Right at 5:00 my right eye began to twitch, so I knew it was time to start Homework. I pulled it out and called Princess, who proceeded to stare blankly at it for several minutes. Then she listed the numbers from smallest to largest, just as the directions directed.

The first set of directions.

The second set of directions was to circle the median number.

For those not familiar, "median" is the single-most easiest statistical concept know to man. It's formal definition is, "that one there right in the middle."

You would not believe how many times someone can circle a number that is not actually in the middle. I would not have thought it was possible if I had not witnessed it myself. At one point Princess loudly proclaimed that she HAD circled the one in the middle, see! it's that one right THERE.

And she was pointing at the median. Right next to the middle was the number she had circled.

I said, "wait right there! I have an idea." And I ran out of the room and got something.

What! I don't need that right now.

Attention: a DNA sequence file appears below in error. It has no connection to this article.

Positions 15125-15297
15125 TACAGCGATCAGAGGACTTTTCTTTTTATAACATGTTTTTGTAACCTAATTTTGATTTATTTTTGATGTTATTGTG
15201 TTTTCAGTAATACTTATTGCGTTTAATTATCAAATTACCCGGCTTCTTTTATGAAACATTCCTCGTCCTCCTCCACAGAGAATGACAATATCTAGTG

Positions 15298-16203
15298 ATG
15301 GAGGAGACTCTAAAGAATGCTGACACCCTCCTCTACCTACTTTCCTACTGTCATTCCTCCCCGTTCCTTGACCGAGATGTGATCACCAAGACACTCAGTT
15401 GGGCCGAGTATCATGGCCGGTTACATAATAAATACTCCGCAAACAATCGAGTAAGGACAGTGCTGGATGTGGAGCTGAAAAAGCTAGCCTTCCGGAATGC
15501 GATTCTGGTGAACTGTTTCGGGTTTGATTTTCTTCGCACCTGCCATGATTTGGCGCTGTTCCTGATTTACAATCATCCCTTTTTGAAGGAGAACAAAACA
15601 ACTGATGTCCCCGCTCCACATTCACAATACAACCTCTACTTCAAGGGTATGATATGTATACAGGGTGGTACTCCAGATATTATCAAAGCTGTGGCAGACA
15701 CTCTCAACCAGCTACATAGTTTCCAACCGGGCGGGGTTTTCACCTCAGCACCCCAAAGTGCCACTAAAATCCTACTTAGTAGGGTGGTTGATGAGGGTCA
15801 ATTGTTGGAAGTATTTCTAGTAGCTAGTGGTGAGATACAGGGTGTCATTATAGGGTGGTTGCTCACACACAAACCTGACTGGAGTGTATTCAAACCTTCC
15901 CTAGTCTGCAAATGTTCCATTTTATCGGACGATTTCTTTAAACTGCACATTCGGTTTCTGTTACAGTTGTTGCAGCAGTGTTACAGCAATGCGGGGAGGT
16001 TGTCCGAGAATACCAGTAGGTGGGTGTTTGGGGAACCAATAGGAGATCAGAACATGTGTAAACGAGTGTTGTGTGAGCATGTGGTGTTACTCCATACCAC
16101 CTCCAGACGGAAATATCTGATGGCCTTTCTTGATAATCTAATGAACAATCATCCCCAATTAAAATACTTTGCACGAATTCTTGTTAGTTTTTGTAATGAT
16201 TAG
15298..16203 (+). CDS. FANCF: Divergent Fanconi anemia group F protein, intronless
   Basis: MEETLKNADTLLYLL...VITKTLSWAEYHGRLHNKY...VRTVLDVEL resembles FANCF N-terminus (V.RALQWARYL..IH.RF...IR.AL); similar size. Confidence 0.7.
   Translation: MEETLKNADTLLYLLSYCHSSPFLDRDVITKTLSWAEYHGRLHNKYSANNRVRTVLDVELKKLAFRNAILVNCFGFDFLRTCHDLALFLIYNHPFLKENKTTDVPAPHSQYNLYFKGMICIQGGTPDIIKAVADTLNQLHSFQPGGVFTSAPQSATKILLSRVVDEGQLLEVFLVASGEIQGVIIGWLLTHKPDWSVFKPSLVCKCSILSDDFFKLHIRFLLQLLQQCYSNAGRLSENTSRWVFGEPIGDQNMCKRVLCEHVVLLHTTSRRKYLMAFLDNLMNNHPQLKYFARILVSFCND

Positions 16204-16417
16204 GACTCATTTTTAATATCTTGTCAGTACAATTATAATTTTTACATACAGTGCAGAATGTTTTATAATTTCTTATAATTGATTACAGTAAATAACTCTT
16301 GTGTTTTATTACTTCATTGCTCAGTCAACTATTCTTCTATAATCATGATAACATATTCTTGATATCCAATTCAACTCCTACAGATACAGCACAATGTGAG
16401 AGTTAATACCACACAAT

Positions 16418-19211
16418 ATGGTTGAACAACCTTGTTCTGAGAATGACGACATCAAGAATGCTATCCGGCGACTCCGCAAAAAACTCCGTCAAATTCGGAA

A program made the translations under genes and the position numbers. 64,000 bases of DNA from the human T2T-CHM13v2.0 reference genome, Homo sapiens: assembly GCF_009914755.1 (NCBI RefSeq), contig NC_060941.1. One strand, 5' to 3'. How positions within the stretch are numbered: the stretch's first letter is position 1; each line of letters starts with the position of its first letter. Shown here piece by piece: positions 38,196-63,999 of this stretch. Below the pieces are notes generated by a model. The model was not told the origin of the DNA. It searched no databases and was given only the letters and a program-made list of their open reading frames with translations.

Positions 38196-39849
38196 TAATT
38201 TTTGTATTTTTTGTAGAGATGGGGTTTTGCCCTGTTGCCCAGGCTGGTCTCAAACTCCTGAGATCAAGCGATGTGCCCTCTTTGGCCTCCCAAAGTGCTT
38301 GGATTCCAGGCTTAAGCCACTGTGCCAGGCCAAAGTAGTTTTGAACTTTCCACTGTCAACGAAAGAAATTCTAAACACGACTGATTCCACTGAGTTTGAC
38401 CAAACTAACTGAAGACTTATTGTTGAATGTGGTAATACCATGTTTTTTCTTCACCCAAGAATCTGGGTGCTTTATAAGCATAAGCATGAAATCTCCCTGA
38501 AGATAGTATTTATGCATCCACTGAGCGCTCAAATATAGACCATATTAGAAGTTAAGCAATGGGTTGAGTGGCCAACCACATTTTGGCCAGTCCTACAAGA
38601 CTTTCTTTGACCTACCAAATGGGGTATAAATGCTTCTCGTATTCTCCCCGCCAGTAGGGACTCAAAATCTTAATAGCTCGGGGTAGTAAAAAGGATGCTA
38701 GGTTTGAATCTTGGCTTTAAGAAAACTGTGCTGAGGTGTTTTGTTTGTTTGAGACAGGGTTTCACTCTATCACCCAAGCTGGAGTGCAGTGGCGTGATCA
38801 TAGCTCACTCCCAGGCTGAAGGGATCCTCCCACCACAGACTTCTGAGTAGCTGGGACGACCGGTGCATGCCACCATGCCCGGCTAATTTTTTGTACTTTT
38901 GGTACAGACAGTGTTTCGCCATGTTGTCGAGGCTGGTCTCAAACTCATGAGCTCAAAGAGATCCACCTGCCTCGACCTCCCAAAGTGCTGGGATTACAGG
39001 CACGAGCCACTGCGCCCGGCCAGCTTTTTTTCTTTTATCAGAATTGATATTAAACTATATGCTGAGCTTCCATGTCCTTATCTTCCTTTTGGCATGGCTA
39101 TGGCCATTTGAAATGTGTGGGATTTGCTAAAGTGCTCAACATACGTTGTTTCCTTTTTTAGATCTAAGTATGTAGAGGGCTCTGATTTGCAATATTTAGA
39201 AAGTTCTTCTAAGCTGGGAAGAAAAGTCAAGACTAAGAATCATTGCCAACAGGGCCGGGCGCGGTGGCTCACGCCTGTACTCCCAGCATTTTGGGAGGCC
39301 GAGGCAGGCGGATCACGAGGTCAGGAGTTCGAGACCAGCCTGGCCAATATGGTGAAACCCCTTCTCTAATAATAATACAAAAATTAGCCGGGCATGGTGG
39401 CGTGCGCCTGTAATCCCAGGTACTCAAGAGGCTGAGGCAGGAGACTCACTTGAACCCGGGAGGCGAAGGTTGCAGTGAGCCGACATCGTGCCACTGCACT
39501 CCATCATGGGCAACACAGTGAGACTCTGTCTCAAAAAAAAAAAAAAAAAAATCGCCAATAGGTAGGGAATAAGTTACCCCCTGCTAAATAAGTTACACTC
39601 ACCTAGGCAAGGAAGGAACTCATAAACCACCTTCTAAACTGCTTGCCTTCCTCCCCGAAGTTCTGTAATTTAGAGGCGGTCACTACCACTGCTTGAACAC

Maybe not. But I do.
Why? Why do you need it?
I need a break. Every Friday you pretend you don't know how to do math, and I'm getting kind of worn out. So we're going to pretend this is me. Every time you feel yourself wanting to tell me that you did do it and it is the right answer, you can tell your doll instead. That way we'll both be happy. And then when you decide you're ready to circle the real middle, then you can tell the real me.

And every time she started to speak, I pointed at the doll.
Then she circle the right answer.
And on problem two.
And on problem three.

Why the heck did that work?

Then I found some inappropriate fluids in an inappropriate place, and we started all over. But that's another story.

Tuesday, February 1, 2011

When Logical Consequences Rain Down From the Heavens

Two neurotypical children are hailed from the Wii to put away their laundry.

Two neurotypical children are back downstairs on the Wii unnaturally quickly.

One neurotypical child should be, because she is too young for an allowance so only has to put away underwear and pajamas. The other has been taking seven shirts down every morning and lining them up on the floor to choose one and not putting the rest back.

The neurotypical mom yells down the stairs, "if I find out anyone's laundry isn't done correctly, that little girl will lose the Wii this week."

Seven-Shirt-a-Day Neurotypical child shouts, "it's done correctly!"

This morning, the neurotypical mom opened the girls' closet and went, hmm.

Tomorrow is going to be a snow day.